Unnecessarily good design

Unnecessarily good design

On a flight between Portland and LA last week I sat next to a Swiss lady on her way to Russia for the first time, and I felt a little jealous. Not for the place she was about to go to – she was off to Siberia. Heading to somewhere colder than a British winter in October would never been my idea of a good move. No, what I was jealous of was her passport. She had it out to copy details for a form, and I was struck how absolutely, unnecessarily well designed it was.

So I did a bit of digging.

The Swiss passport was designed by Gottschalk and Ash, a Swiss/Canadian design agency based in Ontario. From the embossed geometrical design of overlapping Swiss crosses on the front cover, to the forgery-proofed images inside, to the perfectly pitched use of Helvetica font (natch) throughout, it’s a real work of art. And it reminded me that the best design teaches you that the best design improves anything. Even things you didn’t think needed improvement. Form may follow function, but in the hands of a great designer, they’ll show you where (even if form does not lead) function becomes more functional, and even more fun than you thought could be the case.

Utility is not utilitarian if you appreciate the use of beauty as an end in itself. And in the right designer’s hands, something apparently “utilitarian” can hold a deeper meaning, that even verges on the political.

The Swiss passport seems to quietly declares its nationality in a voice that asks “don’t you wish you too lived in a place that cared this much about the small things?”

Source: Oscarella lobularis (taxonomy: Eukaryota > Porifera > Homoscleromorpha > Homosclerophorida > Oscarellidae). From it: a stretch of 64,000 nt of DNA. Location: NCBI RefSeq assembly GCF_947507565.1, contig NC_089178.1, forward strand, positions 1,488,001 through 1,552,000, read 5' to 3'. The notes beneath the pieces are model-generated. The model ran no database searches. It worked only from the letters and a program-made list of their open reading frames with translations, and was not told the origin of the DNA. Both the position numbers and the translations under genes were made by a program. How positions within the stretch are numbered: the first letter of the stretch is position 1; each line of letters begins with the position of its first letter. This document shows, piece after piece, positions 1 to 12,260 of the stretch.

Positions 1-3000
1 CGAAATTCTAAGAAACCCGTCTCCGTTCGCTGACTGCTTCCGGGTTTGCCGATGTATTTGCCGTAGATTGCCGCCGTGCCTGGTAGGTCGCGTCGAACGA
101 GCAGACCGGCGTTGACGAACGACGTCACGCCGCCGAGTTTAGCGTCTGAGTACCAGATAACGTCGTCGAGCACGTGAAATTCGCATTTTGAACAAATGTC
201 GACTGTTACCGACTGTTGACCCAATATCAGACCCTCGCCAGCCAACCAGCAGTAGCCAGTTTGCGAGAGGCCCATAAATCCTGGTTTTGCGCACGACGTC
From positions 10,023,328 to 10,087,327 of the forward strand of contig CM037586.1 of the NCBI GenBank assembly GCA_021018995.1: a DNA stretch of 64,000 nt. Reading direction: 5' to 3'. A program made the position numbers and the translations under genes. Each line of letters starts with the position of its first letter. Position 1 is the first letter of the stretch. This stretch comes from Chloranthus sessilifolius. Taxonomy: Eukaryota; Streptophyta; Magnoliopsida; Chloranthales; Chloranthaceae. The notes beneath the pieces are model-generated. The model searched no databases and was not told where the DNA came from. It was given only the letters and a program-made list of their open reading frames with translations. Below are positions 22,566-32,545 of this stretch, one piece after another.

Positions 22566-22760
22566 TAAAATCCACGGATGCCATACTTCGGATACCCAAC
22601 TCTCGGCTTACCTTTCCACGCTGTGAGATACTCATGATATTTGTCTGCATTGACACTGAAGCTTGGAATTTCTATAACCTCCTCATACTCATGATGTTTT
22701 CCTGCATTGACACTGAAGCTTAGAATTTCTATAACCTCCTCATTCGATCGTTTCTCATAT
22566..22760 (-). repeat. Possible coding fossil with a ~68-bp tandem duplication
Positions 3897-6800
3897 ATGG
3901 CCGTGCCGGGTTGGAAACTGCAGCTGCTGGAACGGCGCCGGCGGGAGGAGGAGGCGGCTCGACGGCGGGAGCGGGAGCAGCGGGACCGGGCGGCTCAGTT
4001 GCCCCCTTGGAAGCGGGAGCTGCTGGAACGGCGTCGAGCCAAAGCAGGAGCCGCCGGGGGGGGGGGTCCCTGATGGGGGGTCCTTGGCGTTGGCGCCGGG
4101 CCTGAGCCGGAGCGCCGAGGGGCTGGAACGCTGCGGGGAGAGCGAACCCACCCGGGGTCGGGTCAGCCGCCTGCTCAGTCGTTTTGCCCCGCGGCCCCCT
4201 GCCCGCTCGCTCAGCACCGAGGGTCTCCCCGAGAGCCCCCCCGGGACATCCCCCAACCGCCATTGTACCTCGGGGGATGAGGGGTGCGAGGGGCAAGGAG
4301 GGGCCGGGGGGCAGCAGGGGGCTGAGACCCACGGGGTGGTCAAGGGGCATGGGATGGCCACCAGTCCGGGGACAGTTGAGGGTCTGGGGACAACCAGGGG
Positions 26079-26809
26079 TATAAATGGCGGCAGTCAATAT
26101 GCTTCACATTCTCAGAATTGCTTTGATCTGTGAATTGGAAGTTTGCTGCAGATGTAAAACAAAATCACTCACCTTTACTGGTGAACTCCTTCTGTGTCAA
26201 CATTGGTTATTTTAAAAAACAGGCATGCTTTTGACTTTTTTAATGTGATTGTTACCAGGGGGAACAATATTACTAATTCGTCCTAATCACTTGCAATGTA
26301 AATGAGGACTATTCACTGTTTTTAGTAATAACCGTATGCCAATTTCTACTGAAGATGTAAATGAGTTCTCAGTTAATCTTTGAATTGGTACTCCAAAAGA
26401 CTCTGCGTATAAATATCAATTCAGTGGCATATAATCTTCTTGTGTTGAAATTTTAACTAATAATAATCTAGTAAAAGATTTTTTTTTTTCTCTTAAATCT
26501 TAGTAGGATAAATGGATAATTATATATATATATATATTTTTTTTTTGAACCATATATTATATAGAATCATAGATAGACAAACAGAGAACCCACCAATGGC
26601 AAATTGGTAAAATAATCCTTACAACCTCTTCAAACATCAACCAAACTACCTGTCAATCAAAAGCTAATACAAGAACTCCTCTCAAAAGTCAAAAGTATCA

But here in the UK we’ve got prosaic, humble examples of great understated design all of our own. Many UK street signs are a work of design genius, stripping down directions or warnings to (what seems) their bare essentials. Even in these, meaning can be layered.

Compare the old and new British signs for a school.

Margaret Calvert and Jock Kinnear’s 1964 sign, which replaced the one on the right, reverses the order of children, and has a girl leading a smaller boy. Calvert’s girl is based on an image of herself as a child. She’s said that, in the age of new comprehensive schools, she wanted to make the image more accessible and democratic – in Calvert and Kinnear’s sign, compare the girl’s straight-backed stance with the smaller boy leaning, rushing off-balance; she’s clearly in charge.

These are my two. I’d be interested in hearing from you with any examples you may have of unnecessarily good design. I’m sure it’s all around us.